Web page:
While Sunday evening is normally reserved for the 11W Community Interview — and rest assured it will return next week — this weekend we'll spend a little time closing out The Opening, Nike's premiere recruiting camp. The event took place last week in the pacific northwest and it showcased a number of the nation's best recruits, including nine of Ohio State's current 14 commitments and a number of key Buckeye targets. Eleven Warriors has reached out to these players in order to get their opinions on what The Opening was all about and how their experience will translate to further successes on their high school and college football fields.
"It was the best football experience ever," Fort Worth offensive lineman Demetrius Knox told Eleven Warriors. "The best part for me was just getting to talk with all of the recruits again. But it was incredible to sit down and eat dinner with NFL players on a yacht and after practices and going to the top secret parts of Nike's headquarters. One guy said he had been working there for three years and still hasn't got to see what we saw. We had as much food as we wanted, got to play NCAA 14 and were given over $1000 worth of Nike gear. What more could you want?"
Of course, there was also a lot of football related perks, a common theme among the players who were in attendance.
"I learned a lot of new stuff that I can take back and practice on," Knox added. "But, I'm sure everyone knows by now I'm kind of a social person (laughs), so I loved getting to talk with all the other recruits. I spent most of my time with the Texas guys and the Ohio State commits."
Other recruits, like Ohio State commitment Kyle Trout expounded on the coaching that he and his fellow classmates received.
"For me, the best part was the coaching from Tarik Glenn and Montrae Holland," Ohio State commitment Kyle Trout said of working with former NFL players. "Those were two very knowledgeable coaches and guys that had great NFL careers."
Fort Lauderdale University School defensive back Quincy Wilson agreed.
"Definitely the NFL-style coaching," Wilson said when asked what he enjoyed the most about his experience. "I'm going to be a smarter football player this year because they taught me stuff that's beyond just what high school coaching provides."
For a couple of the Buckeye commitments — and other key targets — The Opening provided the best opportunities of their young careers to adequately measure themselves against their peers. As the best-of-the-best across the country, it's easy to forget that their are great players, maybe even players better than you, who you are competing against.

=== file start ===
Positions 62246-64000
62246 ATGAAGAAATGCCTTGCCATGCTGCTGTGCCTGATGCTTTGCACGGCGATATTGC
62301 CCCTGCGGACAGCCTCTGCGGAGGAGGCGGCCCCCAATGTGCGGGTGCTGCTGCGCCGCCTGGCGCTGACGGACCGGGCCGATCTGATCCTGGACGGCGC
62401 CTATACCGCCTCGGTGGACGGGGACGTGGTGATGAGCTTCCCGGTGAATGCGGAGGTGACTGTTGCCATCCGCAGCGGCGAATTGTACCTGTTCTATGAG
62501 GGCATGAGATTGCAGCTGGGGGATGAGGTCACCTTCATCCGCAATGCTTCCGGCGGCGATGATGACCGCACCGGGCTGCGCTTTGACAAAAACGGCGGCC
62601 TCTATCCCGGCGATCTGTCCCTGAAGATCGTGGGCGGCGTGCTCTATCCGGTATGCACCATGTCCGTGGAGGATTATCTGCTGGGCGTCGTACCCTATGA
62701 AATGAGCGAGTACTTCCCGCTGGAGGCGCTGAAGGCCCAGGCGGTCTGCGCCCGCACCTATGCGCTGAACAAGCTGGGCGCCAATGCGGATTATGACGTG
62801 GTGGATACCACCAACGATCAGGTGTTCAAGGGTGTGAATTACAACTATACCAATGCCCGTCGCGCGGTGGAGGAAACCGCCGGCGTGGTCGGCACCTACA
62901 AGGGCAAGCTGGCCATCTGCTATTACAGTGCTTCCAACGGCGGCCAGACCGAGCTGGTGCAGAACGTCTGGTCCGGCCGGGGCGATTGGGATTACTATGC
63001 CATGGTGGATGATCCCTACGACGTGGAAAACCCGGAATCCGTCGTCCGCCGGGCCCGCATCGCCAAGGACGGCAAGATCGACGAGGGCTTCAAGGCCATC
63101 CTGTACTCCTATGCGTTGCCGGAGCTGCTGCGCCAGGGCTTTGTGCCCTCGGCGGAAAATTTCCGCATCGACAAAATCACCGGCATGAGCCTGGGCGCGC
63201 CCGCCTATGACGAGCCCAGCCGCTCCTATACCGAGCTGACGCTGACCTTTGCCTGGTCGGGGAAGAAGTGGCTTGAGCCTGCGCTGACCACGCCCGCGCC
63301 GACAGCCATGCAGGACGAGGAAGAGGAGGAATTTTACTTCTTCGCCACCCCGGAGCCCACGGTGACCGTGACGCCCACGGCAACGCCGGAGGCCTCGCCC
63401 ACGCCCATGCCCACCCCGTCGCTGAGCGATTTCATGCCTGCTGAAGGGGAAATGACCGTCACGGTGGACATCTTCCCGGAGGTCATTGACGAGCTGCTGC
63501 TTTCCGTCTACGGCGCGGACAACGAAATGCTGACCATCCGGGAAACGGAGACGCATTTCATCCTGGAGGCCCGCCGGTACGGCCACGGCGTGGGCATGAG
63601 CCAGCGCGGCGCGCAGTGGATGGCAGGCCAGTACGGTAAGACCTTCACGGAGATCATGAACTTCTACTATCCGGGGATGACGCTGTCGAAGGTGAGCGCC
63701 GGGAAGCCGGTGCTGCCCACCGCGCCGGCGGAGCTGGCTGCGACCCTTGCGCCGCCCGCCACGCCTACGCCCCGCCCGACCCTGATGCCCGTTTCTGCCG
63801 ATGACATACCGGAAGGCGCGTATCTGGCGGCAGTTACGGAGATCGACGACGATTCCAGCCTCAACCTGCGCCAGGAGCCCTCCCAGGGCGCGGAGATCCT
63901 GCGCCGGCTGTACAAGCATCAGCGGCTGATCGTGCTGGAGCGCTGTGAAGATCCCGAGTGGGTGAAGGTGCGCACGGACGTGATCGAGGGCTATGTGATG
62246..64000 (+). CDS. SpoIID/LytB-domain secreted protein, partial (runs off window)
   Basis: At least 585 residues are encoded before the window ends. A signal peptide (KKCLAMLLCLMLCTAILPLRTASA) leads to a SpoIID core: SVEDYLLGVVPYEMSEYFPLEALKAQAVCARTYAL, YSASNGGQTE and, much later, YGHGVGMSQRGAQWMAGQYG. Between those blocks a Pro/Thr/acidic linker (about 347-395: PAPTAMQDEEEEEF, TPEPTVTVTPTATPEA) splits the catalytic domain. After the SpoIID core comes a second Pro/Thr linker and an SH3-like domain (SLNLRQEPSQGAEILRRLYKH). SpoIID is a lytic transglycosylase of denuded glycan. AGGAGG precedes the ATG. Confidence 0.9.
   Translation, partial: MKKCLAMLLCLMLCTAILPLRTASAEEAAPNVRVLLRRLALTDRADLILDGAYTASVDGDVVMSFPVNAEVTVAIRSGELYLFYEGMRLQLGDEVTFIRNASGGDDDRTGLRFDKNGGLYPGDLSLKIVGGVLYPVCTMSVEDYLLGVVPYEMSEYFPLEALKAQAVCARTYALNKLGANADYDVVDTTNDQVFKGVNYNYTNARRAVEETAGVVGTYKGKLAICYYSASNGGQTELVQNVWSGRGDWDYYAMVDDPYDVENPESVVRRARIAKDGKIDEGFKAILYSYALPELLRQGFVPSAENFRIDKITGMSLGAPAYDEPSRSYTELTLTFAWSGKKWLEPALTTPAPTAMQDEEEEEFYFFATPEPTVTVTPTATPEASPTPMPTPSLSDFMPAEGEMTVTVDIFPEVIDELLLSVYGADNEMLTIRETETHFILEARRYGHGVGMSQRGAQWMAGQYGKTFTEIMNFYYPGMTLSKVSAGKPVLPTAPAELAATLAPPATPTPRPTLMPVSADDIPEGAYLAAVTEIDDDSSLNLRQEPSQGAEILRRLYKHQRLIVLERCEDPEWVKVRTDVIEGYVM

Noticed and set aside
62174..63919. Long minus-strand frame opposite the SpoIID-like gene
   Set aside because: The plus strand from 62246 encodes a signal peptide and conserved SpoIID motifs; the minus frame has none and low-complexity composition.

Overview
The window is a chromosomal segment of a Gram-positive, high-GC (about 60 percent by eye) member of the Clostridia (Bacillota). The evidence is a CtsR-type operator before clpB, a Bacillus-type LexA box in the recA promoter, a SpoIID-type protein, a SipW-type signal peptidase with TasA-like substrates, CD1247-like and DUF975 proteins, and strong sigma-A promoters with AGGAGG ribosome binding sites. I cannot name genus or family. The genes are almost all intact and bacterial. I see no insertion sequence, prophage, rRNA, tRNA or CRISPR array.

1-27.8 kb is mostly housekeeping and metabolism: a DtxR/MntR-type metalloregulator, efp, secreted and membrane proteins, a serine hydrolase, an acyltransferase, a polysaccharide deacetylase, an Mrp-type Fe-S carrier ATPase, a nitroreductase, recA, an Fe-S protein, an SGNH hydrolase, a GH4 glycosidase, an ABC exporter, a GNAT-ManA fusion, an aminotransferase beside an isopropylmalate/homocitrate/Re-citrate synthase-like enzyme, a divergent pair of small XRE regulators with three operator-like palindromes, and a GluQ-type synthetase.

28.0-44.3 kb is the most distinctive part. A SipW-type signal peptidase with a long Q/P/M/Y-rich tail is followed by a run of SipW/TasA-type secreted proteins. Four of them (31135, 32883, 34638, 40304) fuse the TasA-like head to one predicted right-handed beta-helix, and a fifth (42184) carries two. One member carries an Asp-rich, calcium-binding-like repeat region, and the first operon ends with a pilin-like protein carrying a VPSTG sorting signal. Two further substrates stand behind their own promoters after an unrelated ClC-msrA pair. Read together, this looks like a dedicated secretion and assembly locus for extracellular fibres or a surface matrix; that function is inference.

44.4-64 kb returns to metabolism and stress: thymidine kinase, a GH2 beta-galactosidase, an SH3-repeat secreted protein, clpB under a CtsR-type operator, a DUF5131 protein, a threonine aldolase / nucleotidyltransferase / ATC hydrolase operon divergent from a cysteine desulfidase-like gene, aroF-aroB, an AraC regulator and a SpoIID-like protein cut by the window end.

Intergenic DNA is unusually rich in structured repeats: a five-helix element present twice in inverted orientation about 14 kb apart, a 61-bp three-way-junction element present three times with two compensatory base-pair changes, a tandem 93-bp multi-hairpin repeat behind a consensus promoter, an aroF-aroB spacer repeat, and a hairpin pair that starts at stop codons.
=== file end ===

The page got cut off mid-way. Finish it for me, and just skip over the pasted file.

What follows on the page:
"My experience was unbelievable, I absolutely loved it," Buckeye linebacker commit Kyle Berger of Cleveland St. Ignatius said. "Some of the athletes out there are just ridiculous, it's an elite group. Some of the kids were ridiculously big and muscular, I was actually surprised by that. It'll help me in the long run because I'll be working my butt off to get bigger and better. I've always developed the mental side of the game, and this event will help with that, too. The game is starting to slow down for me."
According to another Buckeye commit, that ability to bounce back from a rough day is something that a camp — even a camp as thorough as The Opening — can't accurately monitor.
"I think what I'll take away from The Opening is the importance of the mental aspect of the game," quarterback Stephen Collier said. "A lot of time people get so caught up in height, weight, arm strength and more that they forget the grade an athlete's ability to learn a playbook, to bounce back from a pick six and to work harder when things get tough."
"I didn't do as well as I would have liked, but I came away with a bunch of things that will help me get better."
The Opening gave Ohio State's nine commitments a chance to talk to many of the key targets Urban Meyer hopes will fill out his 2014 Buckeye recruiting class, and most of the guys wearing the Block O tee shirts had were happy to talk about Ohio State.
"I talked a lot with Dame Webb," Quincy Wilson said. "He was pretty cool and gave me a Buckeye shirt."
One player that was a primary focus for the Buckeye recruits was Hinesville (Ga.) linebacker Raekwon McMillan, the nation's top-ranked inside linebacker. McMillan has been at the top of the Ohio State board for over a year. McMillan enjoyed his trip to Oregon and says the Buckeye commitments were, as always, laid back in their recruitment of him.
"The entire experience was pretty great," McMillan said. "Events like this really bring out the best in you. The biggest thing for me was how being around those types of players helps me adjust to the speed of the college game that's coming up. Being around a bunch of players that are "like me," and that can outrun me, that's the value. I talked to some of the Buckeye commits, they are kind of quiet on the field but they are good guys."
While the Buckeye commits keep it quiet on the field, they were centrally focused in their pursuit of the 6-foot-3, 240-pound McMillan.
"I spent most of my time talking to Raekwon (McMillan," Collier said. "Since I am from Georgia too we have a lot in common. He's a really impressive guy. All the guys that are committed and that we're recruiting are impressive, everyone has a good head on their shoulders."
Berger and fellow Buckeye commit Kyle Trout say that the Buckeye commits knew full well who they wanted to talk heading into The Opening.
"We hung out a lot with Raekwon," Berger said. "We talked to him a lot and he seems comfortable with us, we hope he chooses Ohio State."
Trout had a bit more of an extensive list.
"We were focused on Raekwon McMillan, Demetrius Knox, Solomon Thomas, Quincy Wilson and Curtis Samuel," he said. "Those were the main kids that we wanted to get to know. We're a tight group and I hope that got through to the players who are considering the Buckeyes."